The exterior of the famous British Pullman train

Immortalized in an Agatha Christie novel, the Orient-Express proudly evokes travel from a bygone age. With lavish carriages and extravagant cuisine, the train attracts rail and history buffs and fans of fine dining. US visitor Tessa ten Cate jumps aboard for a day trip through the English countryside to find out whether the allure lives up to the hype.

First impressions

My journey on the British Pullman Orient-Express commences at 10.30am in London’s Victoria Station in a 1920s-themed lounge with royal-blue sofas and hosts dressed in traditional bow-tie attire with white shoulder pads and golden embellishments. The carpeting leads the way to the check-in counter where I am handed a boarding pass in a genuine leather holder. A few minutes later, as passengers meet and greet each other, there is a sense of mounting excitement.

Orient Express StationCheck in for your journey on a red-carpeted platform
Venice Simplon-Orient-Express

As the train approaches the platform, we head towards the enormous vehicle painted in crème and maroon brown colours, with ‘British Pullman’ spelled out in large golden letters across the top. Each carriage boasts its own name and history. Near the end of the train, I board the Lucille Carriage, one of the newest additions, and am led to my window seat and welcomed with a refreshing glass of Prosecco.

On board

The carriage decorations are authentic with old-fashioned lamp shades on each table and marquetry panels, polished wood sliced to form vase-like shapes on the walls. Passengers are arranged in paisley cushioned seating areas with anywhere between one and five people at a table. The chairs are quite large, with wooden arm rests, and are positioned directly next to the windows. The windows are framed with metal baggage compartments and thick curtains, giving the carriage a darker vintage look. There is a range of ages on board and each carriage has approximately three members of staff, once again dressed in 1920s suits.

Orient Express CarriageStep on board and enter the 1920s
Venice Simplon-Orient-Express

Food and drink

There is a never-ending supply of food during the day and wine also flows. The first sign of delectable cooking is a series of intricate starter bites followed by the first course, a tian of Cornish crab meat on grilled summer vegetables, nasturtium (an edible orange flower) salad, basil dressing and black olive tapenade.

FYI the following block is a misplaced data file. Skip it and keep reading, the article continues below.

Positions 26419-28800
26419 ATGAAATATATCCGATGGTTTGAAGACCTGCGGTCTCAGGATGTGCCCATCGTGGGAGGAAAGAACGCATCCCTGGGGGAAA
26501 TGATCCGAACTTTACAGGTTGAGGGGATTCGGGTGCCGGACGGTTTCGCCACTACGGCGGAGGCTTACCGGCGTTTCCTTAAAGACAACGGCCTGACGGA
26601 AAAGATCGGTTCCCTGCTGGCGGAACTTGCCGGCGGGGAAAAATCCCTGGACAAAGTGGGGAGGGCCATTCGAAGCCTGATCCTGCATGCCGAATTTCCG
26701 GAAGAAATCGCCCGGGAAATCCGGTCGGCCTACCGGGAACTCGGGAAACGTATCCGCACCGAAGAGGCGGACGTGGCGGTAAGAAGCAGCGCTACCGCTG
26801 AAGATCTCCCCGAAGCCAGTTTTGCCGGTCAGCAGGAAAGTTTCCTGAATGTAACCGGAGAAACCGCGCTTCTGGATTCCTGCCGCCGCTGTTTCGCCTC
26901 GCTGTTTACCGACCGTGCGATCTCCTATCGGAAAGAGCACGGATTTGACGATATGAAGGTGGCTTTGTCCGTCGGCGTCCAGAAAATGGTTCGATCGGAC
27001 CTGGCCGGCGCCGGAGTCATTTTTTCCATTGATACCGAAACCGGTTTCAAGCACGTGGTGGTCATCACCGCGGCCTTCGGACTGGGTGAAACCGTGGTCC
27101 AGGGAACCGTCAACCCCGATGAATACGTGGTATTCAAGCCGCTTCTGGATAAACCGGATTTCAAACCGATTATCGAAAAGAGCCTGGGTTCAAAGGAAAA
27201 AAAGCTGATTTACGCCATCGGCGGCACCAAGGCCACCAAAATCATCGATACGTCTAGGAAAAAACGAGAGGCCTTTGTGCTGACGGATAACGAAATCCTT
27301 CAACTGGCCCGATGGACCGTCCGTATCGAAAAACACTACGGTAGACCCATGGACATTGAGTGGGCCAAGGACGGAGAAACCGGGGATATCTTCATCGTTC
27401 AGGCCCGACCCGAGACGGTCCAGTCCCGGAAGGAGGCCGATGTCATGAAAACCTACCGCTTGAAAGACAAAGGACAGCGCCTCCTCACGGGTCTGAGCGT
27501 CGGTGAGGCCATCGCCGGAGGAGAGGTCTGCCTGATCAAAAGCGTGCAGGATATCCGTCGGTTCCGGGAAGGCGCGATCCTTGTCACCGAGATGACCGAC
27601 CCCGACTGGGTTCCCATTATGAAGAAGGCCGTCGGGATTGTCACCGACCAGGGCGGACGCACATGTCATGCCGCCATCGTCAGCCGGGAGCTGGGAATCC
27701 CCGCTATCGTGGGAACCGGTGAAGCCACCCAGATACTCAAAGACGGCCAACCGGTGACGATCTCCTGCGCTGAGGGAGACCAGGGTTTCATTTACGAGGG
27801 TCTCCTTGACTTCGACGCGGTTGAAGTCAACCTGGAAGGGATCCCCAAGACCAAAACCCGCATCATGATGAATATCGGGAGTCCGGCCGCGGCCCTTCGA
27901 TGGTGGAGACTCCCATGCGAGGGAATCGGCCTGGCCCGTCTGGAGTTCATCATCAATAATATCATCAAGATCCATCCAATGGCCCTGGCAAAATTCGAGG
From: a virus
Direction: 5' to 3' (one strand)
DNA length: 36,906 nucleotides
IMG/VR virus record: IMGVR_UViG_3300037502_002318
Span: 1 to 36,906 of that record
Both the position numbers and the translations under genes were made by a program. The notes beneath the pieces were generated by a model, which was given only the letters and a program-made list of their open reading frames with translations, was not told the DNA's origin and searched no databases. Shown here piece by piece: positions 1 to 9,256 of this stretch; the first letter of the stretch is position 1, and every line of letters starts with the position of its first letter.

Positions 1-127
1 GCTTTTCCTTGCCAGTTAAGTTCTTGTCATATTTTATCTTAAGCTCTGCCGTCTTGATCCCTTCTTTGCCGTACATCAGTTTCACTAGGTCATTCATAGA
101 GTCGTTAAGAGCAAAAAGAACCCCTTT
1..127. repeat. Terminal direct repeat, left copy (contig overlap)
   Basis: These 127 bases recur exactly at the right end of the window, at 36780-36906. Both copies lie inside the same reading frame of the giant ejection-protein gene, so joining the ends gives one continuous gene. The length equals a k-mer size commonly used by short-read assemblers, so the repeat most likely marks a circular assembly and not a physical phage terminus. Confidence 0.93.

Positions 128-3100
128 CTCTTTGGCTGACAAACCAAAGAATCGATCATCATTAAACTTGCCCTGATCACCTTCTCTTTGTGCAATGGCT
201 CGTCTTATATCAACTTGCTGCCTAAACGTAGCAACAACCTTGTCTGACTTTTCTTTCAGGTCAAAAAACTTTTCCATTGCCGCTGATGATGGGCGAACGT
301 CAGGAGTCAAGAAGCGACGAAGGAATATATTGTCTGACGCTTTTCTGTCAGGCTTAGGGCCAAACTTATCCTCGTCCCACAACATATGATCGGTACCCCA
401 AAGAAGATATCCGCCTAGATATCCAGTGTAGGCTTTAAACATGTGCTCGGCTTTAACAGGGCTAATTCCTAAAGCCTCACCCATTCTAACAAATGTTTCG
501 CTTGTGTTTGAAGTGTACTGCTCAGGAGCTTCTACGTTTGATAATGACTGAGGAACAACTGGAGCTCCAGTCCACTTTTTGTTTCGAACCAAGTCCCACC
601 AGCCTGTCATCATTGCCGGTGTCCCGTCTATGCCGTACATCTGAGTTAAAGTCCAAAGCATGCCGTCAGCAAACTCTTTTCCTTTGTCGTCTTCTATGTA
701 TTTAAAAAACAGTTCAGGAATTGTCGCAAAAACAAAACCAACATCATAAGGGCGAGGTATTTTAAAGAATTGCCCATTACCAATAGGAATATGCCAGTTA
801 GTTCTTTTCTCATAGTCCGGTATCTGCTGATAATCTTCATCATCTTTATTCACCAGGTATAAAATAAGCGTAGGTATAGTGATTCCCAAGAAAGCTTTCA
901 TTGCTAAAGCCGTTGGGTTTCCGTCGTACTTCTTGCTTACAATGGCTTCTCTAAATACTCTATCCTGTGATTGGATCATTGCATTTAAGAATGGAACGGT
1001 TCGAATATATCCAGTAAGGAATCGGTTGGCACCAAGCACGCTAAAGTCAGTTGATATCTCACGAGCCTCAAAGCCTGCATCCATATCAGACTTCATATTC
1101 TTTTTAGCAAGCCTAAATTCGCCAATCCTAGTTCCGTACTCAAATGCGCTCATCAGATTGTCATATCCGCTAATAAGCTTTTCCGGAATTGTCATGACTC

The next course is a garden pea and Suffolk ham hock soup, followed by the main course, a roast breast of Kentish guinea fowl on asparagus, spice puy lentils, tarragon sauce and potato gratin. Each course is prepared using ingredients from various English regions, which is particularly noticeable with the cheese platter and biscuits.

At times, I have to inquire what exactly was on my plate, but overall the taste and portions of the food are ideal. As we tuck in and the flavours improve, all the diners look more than satisfied.

Orient Express DrinksSparkling drinks for every guest
Venice Simplon-Orient-Express

After touring Kent, the train comes to a stop at 4.40pm in Whitstable. At the station, a four-man band plays powerful music from the Golden Age as we are offered a refreshing glass of sparkling champagne and locally collected oysters. Everyone goes back on board and my favourite course circulates the carriages: a series of pudding stacks and mixed berries. In the last hour of our rail journey, each table is left with a tray of mixed chocolates.


Staff in the Lucille Carriage are lovely. They visit each table frequently to refill glasses and serve dishes unobtrusively. While the occasional spill of vegetable servings does take place, the staff calmly cleans and replaces the table’s dining sets. The gourmet courses are served at a leisurely pace, with enough time for me to finish my plate and chat without becoming too anxious for the next adorned dish.

Orient Express BandA four-person band at the Whistable platform
Venice Simplon-Orient-Express


Our day trip – ‘The Golden Age of Travel’ – takes in portions of Surrey, Kent and Essex before returning to central London. We pass 57 railway stations covering 275km (171 miles), taking in forests, castles, creeks, rivers, mills and cathedrals.

End of the line

The service on board the Orient-Express is impeccable and the cuisine is delectable. While the trip is worth the price, there is room for improvement. While each passenger is provided with a map of the train’s route and itinerary, there is no way to know what part of England you are looking at as you pass through. An occasional announcement from the staff as to the journey’s progress and what sights to look out for would be a great enhancement.

However, my experience on board the Orient-Express more than lives up to its expectations as a charming, once-in-a-lifetime journey.


Prices: From £395pp, including a five-course lunch with champagne and half a bottle of wine per person.

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